The Supreme Court and the “Exercise” of Religion

| May 8, 2019

On March 6, 2019, the New Yorker posted an article by Jeffry Toobin: The Supreme Court is Quietly Changing the Status of Religion in America Life.  Mr. Toobin, who has followed the Supreme Court for many years, has taken notice of an important development in the law. That the most active area of constitutional jurisprudence today is the dramatic expansion of the freedom of religion, taking these rights beyond the church walls and into the marketplace.

The First Amendment of the United States Constitution states that Congress shall make no law respecting “an establishment of religion”, or “prohibiting the free exercise thereof.”  These constitutional prohibitions are extended to the States through the 14th Amendment. So that no State law can either favor religion, or restrict its free exercise.

Religious Liberty in the Marketplace

Over the past five years, the Roberts Court has decided several cases concerning religious liberty in the marketplace. Similarly redefining and expanding the “exercise of religion” from matters limited to conscience and worship, and toward recognizing that an active faith that impacts your work and your business.

This position is commanding substantial majorities on the Court, with cases on religious freedom coming down with votes of 7 -2, 8 -1, and even 9 – 0 in favor of religious liberty.  Almost every year has seen an important case decided, further expanding the scope of this constitutional freedom. Consider:

Burwell v. Hobby Lobby Stores, Inc.

In 2014 was decided Burwell v. Hobby Lobby Stores, Inc., which concerned the Affordable Care Act, commonly called Obamacare.

Hobby Lobby is a craft store chain owned by the Green Family, who operate the business “according to a set of Christian principles.” One aspect of their faith is the committed belief that human life begins at conception. As such, the owners all agree that it is immoral to facilitate the destruction of a human embryo.

The health care coverage mandated by the Affordable Care Act requires there to be insurance for 20 different means of birth control. The owners of Hobby Lobby agreed to provide insurance coverage for 16 of these 20, but objected to those measures that are effective after conception, such as the IUD and Plan B.

Right to the Free Exercise of Religion

Hobby Lobby sought a court ruling that the law violated its right to the Free Exercise of Religion.  The case advanced to the Supreme Court which ruled in favor of Hobby Lobby, holding that the government cannot require it to pay for the insurance coverage for those contraceptive devises that violate the religious beliefs of its owners.

The Court viewed this case as one that concerned the religious rights of employers: “In these cases [the owners of Hobby Lobby] deem it necessary to exercise their religious beliefs within the context of their own closely held, for-profit corporations.”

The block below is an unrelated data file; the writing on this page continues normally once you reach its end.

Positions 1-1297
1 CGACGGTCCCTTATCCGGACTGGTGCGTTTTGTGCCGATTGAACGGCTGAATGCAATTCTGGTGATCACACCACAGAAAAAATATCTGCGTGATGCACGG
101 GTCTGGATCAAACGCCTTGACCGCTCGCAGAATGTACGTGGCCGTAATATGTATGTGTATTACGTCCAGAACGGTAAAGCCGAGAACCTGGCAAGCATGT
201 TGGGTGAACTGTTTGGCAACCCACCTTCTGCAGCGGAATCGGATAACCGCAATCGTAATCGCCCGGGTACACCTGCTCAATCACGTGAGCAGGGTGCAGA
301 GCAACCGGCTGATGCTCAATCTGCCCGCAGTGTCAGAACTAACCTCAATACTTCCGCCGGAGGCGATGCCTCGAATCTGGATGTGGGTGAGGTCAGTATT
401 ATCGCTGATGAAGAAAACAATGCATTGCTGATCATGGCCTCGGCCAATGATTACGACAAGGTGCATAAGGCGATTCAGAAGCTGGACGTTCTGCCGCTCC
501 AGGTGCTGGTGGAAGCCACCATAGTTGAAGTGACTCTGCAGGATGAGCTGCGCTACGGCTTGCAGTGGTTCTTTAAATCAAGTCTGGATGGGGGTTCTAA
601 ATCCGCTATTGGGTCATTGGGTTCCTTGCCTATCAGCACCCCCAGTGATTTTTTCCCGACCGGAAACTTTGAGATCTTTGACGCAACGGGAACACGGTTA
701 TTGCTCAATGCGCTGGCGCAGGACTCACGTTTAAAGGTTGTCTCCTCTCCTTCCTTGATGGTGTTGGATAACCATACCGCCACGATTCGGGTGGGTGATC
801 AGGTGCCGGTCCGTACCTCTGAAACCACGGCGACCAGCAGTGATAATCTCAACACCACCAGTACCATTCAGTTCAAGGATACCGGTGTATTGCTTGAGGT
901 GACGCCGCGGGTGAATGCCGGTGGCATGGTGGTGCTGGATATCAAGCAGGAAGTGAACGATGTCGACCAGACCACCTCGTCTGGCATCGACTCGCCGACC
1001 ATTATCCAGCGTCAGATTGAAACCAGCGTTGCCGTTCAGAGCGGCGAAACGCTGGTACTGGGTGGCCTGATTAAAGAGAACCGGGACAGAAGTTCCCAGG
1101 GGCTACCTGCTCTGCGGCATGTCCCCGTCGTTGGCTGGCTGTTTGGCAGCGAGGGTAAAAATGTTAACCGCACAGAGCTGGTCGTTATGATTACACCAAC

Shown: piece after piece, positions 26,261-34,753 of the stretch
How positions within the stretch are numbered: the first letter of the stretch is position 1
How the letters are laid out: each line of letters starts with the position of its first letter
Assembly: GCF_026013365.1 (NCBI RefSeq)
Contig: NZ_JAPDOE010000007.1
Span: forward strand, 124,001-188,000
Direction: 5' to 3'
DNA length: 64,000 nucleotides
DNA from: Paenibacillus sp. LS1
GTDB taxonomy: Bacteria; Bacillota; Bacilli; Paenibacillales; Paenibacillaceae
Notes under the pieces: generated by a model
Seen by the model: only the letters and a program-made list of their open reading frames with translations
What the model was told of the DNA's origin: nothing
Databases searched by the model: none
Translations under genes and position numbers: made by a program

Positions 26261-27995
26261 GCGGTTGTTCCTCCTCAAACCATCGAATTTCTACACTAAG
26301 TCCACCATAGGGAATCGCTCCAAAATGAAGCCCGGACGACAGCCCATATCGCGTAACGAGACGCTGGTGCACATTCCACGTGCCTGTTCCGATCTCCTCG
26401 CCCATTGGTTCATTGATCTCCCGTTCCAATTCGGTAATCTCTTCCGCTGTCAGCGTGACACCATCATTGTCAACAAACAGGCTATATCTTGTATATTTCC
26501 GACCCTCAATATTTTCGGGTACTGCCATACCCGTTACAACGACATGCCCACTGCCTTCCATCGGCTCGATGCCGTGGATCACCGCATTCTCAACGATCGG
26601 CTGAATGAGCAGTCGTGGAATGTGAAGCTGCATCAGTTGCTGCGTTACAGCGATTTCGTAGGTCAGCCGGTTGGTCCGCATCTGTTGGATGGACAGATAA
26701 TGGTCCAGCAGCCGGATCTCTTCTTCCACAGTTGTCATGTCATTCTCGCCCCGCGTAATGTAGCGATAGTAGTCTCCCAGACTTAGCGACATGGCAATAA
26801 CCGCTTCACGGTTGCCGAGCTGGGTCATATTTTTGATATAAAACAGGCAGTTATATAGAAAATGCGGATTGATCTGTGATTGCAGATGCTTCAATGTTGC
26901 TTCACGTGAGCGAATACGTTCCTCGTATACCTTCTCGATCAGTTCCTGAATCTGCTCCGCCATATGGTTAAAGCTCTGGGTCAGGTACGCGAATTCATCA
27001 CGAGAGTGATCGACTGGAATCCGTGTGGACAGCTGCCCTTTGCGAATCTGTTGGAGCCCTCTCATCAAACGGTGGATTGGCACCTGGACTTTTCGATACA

The Court held that a closely held for-profit company can legally object to laws that require the owners to violate their religion. As a result seeing the business as the extension of its owners, and saying that the law does “not discriminate … against men and women who wish to run their businesses as for-profit corporations in the manner required by their religious beliefs.”

There were two key points:

  • First, that the Court held expressly for the first time that a for-profit corporation has the religion of its owners for purposes of exercising constitutional rights.

“A corporation is simply a form of organization used by human beings to achieve desired ends … When rights … are extended to corporations, the purpose is to protect the rights of people.” 

  • Second, that law which makes businesses choose between violating their religious beliefs or paying penalties is a substantial burden on the exercise of religion.

A law that operates so as to make the practice of religious beliefs more expensive in the context of business activities imposes a burden on the exercise of religion.

EEOC v. Abercrombie & Fitch

In 2015 was decided EEOC v. Abercrombie & Fitch. Samantha Elauf, a Muslim woman, applied for a job with Abercrombie & Fitch.  For religious reasons, she wore a head scarf.  The company’s decision not to hire her was based on its desire to avoid accommodating her Hijab. Specifically, the Hijab was inconsistent with the company’s sale image.

The Supreme Court saw the case as religious discrimination in hiring.  “This is really easy” said Justice Scalia in announcing the decision from the bench. The Court ruled that an employer cannot make an adverse employment decision based on the employee’s or applicant’s religious practice “whether this derives from actual knowledge, a well-founded suspicion or merely a hunch.”